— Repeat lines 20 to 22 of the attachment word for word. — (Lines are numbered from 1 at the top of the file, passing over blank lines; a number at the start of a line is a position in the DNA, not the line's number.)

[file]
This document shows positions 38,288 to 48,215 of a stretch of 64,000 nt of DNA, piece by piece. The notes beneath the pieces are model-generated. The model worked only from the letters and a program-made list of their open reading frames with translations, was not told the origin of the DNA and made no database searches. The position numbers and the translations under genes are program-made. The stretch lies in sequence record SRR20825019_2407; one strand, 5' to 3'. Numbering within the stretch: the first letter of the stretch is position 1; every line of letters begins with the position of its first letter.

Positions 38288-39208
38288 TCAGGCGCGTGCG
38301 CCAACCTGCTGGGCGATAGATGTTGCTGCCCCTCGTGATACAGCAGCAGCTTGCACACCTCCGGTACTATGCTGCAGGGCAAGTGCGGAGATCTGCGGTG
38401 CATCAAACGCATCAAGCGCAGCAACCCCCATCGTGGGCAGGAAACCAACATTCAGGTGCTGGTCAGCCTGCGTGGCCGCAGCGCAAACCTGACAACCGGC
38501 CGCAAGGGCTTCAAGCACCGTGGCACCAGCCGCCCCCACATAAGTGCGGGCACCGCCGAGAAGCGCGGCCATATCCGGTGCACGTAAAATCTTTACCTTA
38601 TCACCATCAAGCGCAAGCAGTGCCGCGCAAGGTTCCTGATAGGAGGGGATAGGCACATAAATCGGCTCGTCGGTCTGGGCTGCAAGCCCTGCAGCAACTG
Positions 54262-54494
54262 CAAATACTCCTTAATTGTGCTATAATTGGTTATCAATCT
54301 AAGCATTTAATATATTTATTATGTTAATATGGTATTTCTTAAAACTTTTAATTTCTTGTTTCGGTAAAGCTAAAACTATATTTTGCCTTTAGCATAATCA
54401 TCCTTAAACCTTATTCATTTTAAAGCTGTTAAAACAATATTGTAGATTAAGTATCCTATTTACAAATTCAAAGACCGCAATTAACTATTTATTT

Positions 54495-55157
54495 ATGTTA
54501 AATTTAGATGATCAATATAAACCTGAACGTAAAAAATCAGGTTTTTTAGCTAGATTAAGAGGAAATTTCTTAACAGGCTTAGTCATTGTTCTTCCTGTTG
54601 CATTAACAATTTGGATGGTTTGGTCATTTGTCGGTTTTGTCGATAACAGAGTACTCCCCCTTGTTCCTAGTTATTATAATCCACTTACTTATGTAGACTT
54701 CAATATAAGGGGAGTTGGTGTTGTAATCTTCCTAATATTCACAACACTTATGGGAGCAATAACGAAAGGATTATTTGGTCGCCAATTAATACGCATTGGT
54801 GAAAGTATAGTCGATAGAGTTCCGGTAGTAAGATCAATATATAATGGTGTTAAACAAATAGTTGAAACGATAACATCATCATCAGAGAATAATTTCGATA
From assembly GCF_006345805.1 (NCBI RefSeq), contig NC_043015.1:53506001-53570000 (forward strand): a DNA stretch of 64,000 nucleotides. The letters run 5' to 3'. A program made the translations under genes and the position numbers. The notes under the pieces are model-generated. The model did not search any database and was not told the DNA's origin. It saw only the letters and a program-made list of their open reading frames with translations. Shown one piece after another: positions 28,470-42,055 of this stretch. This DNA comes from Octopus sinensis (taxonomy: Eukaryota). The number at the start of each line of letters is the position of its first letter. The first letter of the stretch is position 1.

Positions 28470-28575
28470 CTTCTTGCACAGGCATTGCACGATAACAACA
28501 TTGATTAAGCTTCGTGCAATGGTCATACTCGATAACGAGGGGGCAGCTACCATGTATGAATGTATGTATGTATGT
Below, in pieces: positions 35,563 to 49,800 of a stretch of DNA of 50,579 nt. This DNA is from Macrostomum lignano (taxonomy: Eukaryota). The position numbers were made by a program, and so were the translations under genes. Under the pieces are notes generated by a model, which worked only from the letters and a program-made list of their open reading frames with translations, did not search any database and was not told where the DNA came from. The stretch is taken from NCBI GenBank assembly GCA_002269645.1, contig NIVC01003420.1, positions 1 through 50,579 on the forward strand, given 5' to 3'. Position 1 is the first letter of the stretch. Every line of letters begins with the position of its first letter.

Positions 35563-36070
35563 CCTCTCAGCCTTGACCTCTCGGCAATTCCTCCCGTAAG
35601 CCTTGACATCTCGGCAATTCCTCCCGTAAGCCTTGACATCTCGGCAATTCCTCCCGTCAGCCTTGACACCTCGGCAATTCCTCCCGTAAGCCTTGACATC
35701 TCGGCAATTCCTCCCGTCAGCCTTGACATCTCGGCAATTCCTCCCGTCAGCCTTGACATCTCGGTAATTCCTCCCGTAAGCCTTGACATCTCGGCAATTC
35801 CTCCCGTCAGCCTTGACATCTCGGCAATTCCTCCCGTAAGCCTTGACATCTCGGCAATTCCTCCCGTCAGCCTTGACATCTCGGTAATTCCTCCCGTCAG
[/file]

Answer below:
28470 CTTCTTGCACAGGCATTGCACGATAACAACA
28501 TTGATTAAGCTTCGTGCAATGGTCATACTCGATAACGAGGGGGCAGCTACCATGTATGAATGTATGTATGTATGT
Below, in pieces: positions 35,563 to 49,800 of a stretch of DNA of 50,579 nt. This DNA is from Macrostomum lignano (taxonomy: Eukaryota). The position numbers were made by a program, and so were the translations under genes. Under the pieces are notes generated by a model, which worked only from the letters and a program-made list of their open reading frames with translations, did not search any database and was not told where the DNA came from. The stretch is taken from NCBI GenBank assembly GCA_002269645.1, contig NIVC01003420.1, positions 1 through 50,579 on the forward strand, given 5' to 3'. Position 1 is the first letter of the stretch. Every line of letters begins with the position of its first letter.